Thrillingly, this year’s Audience Award at the Baftas comes courtesy of Radio Times and we are bringing you a shimmering shortlist of programmes in the only category voted for by viewers that will allow you to play your part in TV’s big night of the year.
A group of 20 television critics, including me, spent a fun and fractious session as jurors deciding which programmes deserved inclusion. The Great British Bake Off, Call the Midwife, Strictly Come Dancing, Homeland, The Olympics Opening Ceremony and Game of Thrones all made the cut because of their passionate advocates. The rest is up to you.
It’s a coveted prize that’s in the gift of people who actually watch and enjoy television, the fans and the devotees. You do realise I mean you, don’t you?
I’ve been an Audience Award juror for the past few years and I will let you into a little secret and say that my TV critic’s soul has never quite recovered from my inability to stop The Only Way Is Essex and, last year, Keith Lemon’s Celebrity Juice from getting on to the final lists.
They both won, incidentally, and I have never forgotten the appalled look on Martin Freeman’s face when Towie walked away with the prize in 2011.
But that’s democracy for you, the worst form of government except for all the others. This year pretty much the same group of us debated the shortlist of six programmes for the Radio Times Audience Award. It’s an excellent shortlist that was born of the most fiery discussion I can remember.
There was actual shouting. I recall flinging down my pencil more than once and, closeted at Bafta’s headquarters in London, some of us even wondered if we would actually ever get home to our beds.
We agreed, we disagreed, we threw things out, we threw them back in again, we shouted down some really bad suggestions and talked up others, more worthy, that sadly didn’t make it through to the final vote. All of the nominated shows deserve their places.
The Great British Bake Off (BBC2) makes it on to the shortlist for the second year on the trot, for coming out of nowhere, a sweet idea that surprised everyone by becoming a cultural event. Who knew watching people weep over a soggy bottom would become as thrilling as The Sopranos. And it gave us two new stars in Paul Hollywood and Mary Berry. And talk about a phenomenon.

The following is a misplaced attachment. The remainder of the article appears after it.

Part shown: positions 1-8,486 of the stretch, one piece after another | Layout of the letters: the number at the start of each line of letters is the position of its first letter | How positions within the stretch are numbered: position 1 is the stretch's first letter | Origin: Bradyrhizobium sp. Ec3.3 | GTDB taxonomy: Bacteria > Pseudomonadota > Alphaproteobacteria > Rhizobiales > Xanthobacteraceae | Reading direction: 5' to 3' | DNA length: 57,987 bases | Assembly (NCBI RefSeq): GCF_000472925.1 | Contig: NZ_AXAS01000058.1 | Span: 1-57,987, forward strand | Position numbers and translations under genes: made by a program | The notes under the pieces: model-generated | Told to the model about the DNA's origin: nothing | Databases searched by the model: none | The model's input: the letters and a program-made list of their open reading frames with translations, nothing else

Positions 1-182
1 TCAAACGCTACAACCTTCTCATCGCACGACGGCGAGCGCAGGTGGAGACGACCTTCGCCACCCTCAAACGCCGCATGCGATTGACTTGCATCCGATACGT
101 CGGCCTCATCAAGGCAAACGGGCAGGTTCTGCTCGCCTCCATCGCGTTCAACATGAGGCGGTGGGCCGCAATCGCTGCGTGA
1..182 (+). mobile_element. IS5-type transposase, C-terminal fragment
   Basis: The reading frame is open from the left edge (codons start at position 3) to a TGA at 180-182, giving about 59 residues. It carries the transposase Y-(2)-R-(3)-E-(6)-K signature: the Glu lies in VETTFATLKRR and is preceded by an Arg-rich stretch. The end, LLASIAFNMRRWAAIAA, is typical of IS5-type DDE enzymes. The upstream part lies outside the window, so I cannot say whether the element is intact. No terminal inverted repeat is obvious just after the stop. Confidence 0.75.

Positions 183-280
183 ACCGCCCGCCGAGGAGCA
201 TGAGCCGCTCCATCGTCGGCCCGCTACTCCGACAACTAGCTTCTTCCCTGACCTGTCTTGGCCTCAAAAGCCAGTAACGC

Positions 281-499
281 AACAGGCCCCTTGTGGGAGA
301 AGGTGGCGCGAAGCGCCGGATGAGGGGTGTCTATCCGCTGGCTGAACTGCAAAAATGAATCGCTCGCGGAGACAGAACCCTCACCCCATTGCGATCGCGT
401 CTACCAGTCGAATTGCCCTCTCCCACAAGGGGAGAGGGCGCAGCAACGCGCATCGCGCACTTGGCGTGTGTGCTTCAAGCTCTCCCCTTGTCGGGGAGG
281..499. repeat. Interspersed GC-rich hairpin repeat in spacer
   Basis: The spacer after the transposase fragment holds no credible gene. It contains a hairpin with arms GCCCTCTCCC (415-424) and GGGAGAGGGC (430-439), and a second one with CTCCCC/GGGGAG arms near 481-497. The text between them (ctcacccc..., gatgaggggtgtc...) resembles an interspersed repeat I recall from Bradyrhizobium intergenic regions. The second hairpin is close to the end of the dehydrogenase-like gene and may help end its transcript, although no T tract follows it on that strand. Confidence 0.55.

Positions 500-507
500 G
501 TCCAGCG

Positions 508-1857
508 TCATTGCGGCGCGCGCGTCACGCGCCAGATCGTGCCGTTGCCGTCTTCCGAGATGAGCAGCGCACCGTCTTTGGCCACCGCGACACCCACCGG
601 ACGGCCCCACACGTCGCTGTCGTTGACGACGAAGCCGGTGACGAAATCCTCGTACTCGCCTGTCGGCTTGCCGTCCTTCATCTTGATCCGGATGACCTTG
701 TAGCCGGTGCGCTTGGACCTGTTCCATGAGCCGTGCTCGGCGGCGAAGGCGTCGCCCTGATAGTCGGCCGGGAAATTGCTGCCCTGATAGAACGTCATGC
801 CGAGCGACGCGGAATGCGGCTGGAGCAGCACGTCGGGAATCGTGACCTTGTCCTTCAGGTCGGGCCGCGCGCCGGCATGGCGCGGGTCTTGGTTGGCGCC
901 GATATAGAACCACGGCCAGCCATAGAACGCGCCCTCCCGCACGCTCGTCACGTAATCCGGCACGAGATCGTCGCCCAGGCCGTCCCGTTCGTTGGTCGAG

Little Call the Midwife (BBC1), a Sunday-night dramatisation of poverty and childbirth in the London East End of the 1950s, became enormous. Writer Heidi Thomas pierced the hearts of more than ten million viewers every week as we followed tyro midwife Jenny Lee in a nursing convent with Jenny Agutter in charge. No one can pin down why Call the Midwife works so well, it just does.
The second series of Homeland (C4) was infuriating, but best not let that aberration get in the way of the first series, which was brilliant. It made Sunday nights properly thrilling, a real appointment-to-view night (because the pleasure of Homeland wasn’t catching up, it was watching as one). Was Damian Lewis’s damaged returned Iraqi war prisoner a terrorist? Or a much misunderstood man?
Game of Thrones (Sky Atlantic) delighted people who can’t abide fantasy dramas or anything where people swish about in animal skins. It became a huge online talking point among its fans and, like Mad Men and The Wire, took on a life of its own, recognised even by people who didn’t watch it.
Strictly Come Dancing (BBC1) had its bestever year to become a seamless, completely absorbing competition and a family-viewing peak that wiped the floor with the ramshackle The X Factor on ITV. It’s now become a fixed point in the television calendar.
And there was much nervousness about the Olympics Opening Ceremony. Would it be a success or would it make Britain a laughing stock? It turned out to be a triumph from director Danny Boyle, a bold, sometimes bonkers, celebration of the good things about being British. Best of all, it had the Queen, who uttered the year’s most memorable words: “Good evening, Mr Bond.”
Sign up to the Radio Times newsletter for the latest TV and entertainment news